His Mouth Will Taste of Chernobyl by Steve Berman
Joining Zeta Psi isn’t Steve’s dream, it’s his dad’s. Nevertheless his dad’s gift of the mysterious Bailey flask gets Steve an in to the frat house, and maybe his best shot at being accepted on campus. But the flask’s silver sheen may only be lighting his way into the darkness at the heart of the frat—and the darkness he’s learning is within himself. Steve wants to choose who he is, but choices are dropping like flies as he learns the true mystery of the Bailey flask. How does he give back a gift that’s also a curse?
Legion: A Love Story by Avon Gale
STAFF SERGEANT JASON ESSEX, YOU HAVE RECEIVED THE FOLLOWING ORDERS FROM THE UNITED STATES MARINE CORPS:
REPORT TO: CAIN INSTITUTE [ADDRESS REDACTED]
ACTIVE DUTY COMMITMENT: GUARD AN ENTITY CURRENTLY HELD IN AN ENCLOSURE AT THE CAIN INSTITUTE. RECORD DAILY MEASUREMENTS. KEEP ANY AND ALL PERSONS FROM ENTERING OR LEAVING THE FACILITY. ENSURE THE ENTITY REMAINS COMPLETELY INCARCERATED. OBSERVE THE ENTITY WITHOUT ENGAGING.
ADDITIONAL INSTRUCTIONS: THIS ASSIGNMENT WILL BE CARRIED OUT IN FULL ISOLATION. PLEASE BE ADVISED.
Beauties by J.A. Rock
When Dr. Lester Usole attends an event at AI developer Carnificiality, he’s introduced to Beauties: artificial beings designed to provide tailored sexual experiences for their human owners. Lester isn’t interested in sex—but he is fascinated by Ira, a Beauty too violent to be sold.
Lester convinces Carnificiality to give Ira to him. Lester has always wanted the chance to work with an adult AI, and around Lester, Ira isn’t violent. He’s strangely innocent, uncannily perceptive, and his company does much to ease Lester’s loneliness. Except something’s not quite right: Ira roams at night, even when Lester’s sure he’s locked Ira’s door.
Soon Lester is certain of only one thing: Ira has a secret. Something that will link their pasts and change the course of their future—if Lester is willing to face what’s on the inside.
Steve Berman: Steve Berman loves to tell stories that are both queer and weird. He was a Zeta Psi back in his college days at and remembers being hazed. He survived and graduated and even earned a Masters Degree in Liberal Studies. He has written and sold over a hundred articles, essays, and short stories. His YA novel, Vintage, was a finalist for the Andre Norton Award.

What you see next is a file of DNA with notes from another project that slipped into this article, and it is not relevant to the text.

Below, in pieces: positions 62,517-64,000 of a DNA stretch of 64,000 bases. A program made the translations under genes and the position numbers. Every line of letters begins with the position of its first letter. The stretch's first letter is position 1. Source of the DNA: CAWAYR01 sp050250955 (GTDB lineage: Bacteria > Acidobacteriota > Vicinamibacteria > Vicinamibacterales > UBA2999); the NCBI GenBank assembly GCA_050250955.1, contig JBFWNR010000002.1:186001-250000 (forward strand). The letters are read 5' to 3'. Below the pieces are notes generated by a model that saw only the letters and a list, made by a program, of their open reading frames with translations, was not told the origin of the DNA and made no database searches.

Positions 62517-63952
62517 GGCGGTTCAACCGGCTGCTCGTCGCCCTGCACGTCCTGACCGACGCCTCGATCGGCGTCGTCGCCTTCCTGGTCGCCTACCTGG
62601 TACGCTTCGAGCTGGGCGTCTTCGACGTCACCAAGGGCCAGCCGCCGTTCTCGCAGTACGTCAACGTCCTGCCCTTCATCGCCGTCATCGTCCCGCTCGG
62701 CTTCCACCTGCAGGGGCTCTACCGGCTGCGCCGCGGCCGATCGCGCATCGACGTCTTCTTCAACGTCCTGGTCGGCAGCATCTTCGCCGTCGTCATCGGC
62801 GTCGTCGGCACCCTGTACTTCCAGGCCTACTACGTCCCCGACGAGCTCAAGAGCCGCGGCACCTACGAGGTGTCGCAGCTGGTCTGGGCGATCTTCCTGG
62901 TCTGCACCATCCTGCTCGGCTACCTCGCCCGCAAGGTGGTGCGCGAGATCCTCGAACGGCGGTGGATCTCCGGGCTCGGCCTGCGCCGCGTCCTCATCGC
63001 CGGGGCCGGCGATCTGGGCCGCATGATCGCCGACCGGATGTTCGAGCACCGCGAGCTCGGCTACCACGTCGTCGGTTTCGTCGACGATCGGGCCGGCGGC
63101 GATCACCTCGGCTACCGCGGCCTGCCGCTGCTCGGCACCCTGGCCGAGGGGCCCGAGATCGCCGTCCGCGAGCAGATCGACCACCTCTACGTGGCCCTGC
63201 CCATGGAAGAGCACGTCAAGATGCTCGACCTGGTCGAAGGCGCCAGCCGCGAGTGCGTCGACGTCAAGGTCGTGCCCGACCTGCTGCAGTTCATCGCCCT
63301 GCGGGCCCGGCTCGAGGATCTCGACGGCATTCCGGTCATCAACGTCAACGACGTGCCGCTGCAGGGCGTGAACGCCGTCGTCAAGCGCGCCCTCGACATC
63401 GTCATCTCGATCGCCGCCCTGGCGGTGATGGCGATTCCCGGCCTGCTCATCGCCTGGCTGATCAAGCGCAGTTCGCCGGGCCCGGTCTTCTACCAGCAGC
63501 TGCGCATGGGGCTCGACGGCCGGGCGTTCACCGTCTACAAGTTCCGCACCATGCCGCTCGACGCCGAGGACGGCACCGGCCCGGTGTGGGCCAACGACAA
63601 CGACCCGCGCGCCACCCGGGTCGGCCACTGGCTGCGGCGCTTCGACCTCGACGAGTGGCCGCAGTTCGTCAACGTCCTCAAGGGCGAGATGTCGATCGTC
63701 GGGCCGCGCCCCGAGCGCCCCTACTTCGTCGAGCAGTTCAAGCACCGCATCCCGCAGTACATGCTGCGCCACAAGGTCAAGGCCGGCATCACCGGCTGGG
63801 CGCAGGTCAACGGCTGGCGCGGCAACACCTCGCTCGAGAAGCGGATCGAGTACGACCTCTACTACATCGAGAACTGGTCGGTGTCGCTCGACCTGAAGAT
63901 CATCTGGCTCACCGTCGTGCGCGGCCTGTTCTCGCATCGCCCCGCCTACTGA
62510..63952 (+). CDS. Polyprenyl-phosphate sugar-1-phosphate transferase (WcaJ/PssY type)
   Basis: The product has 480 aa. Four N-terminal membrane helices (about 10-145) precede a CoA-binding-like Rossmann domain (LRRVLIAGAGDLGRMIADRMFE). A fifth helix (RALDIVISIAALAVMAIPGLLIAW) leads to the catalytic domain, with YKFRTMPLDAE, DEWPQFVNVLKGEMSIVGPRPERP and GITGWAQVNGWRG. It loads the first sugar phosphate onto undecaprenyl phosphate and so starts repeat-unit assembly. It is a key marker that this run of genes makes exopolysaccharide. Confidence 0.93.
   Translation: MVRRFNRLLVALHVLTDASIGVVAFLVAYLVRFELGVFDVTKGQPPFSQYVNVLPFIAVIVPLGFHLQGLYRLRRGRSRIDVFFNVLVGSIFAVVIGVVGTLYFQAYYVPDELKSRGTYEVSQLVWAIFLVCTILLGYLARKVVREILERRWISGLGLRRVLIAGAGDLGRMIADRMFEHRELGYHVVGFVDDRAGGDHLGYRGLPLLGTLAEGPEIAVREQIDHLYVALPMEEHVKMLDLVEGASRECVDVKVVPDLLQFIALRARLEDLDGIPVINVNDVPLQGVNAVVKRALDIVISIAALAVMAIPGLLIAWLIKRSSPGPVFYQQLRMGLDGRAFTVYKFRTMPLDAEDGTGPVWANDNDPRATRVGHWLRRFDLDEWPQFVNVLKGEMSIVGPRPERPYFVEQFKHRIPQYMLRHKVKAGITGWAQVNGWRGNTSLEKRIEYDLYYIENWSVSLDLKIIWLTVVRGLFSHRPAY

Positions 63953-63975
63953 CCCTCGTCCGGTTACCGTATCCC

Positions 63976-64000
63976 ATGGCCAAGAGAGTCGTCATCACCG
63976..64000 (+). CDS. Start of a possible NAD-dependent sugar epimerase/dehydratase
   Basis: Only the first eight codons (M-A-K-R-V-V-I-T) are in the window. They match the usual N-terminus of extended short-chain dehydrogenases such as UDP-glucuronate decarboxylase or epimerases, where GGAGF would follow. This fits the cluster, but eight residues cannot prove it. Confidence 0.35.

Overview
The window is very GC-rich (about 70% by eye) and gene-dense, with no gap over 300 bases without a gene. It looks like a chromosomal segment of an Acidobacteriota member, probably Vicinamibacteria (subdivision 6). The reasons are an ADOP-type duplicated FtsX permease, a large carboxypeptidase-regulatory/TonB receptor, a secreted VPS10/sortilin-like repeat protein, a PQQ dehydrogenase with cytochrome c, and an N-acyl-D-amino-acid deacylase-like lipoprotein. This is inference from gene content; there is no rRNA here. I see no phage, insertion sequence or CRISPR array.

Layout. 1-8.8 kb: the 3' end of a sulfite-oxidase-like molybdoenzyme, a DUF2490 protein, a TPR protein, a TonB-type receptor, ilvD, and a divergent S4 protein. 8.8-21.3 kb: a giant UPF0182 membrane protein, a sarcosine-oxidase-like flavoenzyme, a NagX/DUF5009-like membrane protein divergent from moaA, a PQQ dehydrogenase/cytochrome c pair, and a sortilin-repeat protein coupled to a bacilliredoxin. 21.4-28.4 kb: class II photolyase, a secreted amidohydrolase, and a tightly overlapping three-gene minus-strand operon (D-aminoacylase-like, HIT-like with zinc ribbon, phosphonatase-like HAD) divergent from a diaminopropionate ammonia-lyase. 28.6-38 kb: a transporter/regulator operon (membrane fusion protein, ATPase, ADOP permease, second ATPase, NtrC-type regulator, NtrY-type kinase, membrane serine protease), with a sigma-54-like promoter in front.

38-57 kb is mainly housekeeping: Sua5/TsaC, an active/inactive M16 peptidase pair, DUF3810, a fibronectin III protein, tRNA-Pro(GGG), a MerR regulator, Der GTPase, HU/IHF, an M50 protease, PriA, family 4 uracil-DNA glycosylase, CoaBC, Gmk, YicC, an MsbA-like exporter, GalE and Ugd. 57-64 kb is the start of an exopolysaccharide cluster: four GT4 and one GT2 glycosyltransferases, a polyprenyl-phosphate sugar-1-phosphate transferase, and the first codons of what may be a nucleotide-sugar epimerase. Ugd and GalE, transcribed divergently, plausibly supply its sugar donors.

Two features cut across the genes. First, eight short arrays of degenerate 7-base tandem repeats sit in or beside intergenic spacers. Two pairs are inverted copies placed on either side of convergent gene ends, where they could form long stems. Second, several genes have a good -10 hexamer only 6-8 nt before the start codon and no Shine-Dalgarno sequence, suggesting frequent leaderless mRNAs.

Find out more at Steve’s Website.
KJ Charles: KJ Charles is a writer and freelance editor. She lives in London with her husband, two kids, and a cat with murder management issues. KJ writes mostly historical romance, mostly queer, often with fantasy or horror in there.
Find her on Twitter, pick up book info and free reads on her website, get the infrequent newsletter at kjcharleswriter.com/newsletter, or join her Facebook group, KJ Charles Chat, for sneak peeks and exclusives.
Avon Gale: Avon Gale wrote her first story at the age of seven, about a “Space Hat” hanging on a rack and waiting for that special person to come along and purchase it — even if it was a bit weirder than the other, more normal hats. Like all of Avon’s characters, the space hat did get its happily ever after — though she’s pretty sure it was with a unicorn. She likes to think her vocabulary has improved since then, but the theme of quirky people waiting for their perfect match is still one of her favorites.
Avon grew up in the southern United States, and now lives with her very patient husband in a liberal midwestern college town. When she’s not writing, she’s either doing some kind of craft project that makes a huge mess, reading, watching horror movies, listening to music or yelling at her favorite hockey team to get it together, already. Avon is always up for a road trip, adores Kentucky bourbon, thinks nothing is as stress relieving as a good rock concert and will never say no to candy.
At one point, Avon was the mayor of both Jazzercise and Lollicup on Foursquare. This tells you basically all you need to know about her as a person.
Roan Parrish: Roan Parrish lives in Philadelphia where she is gradually attempting to write love stories in every genre.
When not writing, she can usually be found cutting her friends’ hair, meandering through whatever city she’s in while listening to torch songs and melodic death metal, or cooking overly elaborate meals. She loves bonfires, winter beaches, minor chord harmonies, and self-tattooing. One time she may or may not have baked a six-layer chocolate cake and then thrown it out the window in a fit of pique.
Sign up for her Newsletter to receive updates about new releases, works-in-progress, and bonus materials like sneak peeks and extra scenes! Find out more on her Website, Facebook, Twitter, Pinterest and Instagram.
Kris Ripper: Kris Ripper lives in the great state of California and hails from the San Francisco Bay Area. Kris shares a converted garage with a little kid, can do two pull-ups in a row, and can write backwards. (No, really.) Kris is genderqueer and prefers the z-based pronouns because they’re freaking sweet. Ze has been writing fiction since ze learned how to write, and boring zir stuffed animals with stories long before that.
J.A. Rock: J.A. Rock is the author or coauthor of over twenty LGBTQ romance, suspense, and horror novels, as well as an occasional contributor to HuffPo Queer Voices. J.A. has received Lambda Literary and INDIEFAB Award nominations for Minotaur, and The Subs Club received the 2016 National Leather Association-International Pauline Reage Novel Award. J.A. lives in Chicago with an extremely judgmental dog, Professor Anne Studebaker.